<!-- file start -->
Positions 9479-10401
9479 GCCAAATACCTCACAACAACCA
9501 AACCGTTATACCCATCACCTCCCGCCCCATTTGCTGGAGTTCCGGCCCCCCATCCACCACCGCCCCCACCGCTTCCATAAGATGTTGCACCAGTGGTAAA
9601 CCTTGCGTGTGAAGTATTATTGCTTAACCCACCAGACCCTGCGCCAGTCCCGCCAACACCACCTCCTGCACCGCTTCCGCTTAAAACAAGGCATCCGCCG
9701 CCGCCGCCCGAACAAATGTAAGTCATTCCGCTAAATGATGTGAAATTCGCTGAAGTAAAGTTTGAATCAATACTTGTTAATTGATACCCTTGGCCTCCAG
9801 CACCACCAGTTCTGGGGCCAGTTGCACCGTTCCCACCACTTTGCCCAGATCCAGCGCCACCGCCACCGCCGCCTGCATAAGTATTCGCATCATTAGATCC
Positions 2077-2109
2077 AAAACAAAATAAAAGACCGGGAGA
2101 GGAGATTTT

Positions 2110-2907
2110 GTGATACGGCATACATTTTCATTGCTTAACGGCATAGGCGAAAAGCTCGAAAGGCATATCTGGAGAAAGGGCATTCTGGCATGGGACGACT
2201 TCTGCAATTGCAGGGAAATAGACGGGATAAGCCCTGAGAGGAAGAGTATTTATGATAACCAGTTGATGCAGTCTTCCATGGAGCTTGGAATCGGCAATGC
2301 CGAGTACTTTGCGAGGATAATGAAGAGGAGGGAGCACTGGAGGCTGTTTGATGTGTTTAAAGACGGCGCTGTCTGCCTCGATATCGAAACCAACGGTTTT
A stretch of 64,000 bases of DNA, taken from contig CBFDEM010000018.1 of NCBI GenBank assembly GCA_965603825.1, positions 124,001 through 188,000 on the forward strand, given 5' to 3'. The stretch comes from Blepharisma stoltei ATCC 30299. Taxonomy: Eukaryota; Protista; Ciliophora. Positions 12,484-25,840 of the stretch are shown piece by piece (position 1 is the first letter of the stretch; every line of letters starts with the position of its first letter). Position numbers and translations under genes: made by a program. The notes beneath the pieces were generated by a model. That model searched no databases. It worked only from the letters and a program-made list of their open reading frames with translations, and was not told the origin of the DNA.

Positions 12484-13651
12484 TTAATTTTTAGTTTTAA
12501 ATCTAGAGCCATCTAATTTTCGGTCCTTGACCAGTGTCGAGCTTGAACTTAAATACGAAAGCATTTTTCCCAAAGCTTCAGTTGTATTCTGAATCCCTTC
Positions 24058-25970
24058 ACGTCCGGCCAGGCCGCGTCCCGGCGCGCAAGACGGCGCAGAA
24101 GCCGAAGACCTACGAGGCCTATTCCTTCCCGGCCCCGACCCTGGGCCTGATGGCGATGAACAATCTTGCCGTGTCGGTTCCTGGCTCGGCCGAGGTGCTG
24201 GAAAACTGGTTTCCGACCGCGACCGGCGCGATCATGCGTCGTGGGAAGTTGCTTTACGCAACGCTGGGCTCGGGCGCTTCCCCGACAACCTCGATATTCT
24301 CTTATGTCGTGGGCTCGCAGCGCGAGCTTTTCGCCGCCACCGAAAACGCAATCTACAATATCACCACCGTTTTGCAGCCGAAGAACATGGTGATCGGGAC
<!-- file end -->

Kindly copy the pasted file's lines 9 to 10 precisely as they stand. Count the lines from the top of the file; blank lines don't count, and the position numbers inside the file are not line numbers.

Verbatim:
2101 GGAGATTTT

Positions 2110-2907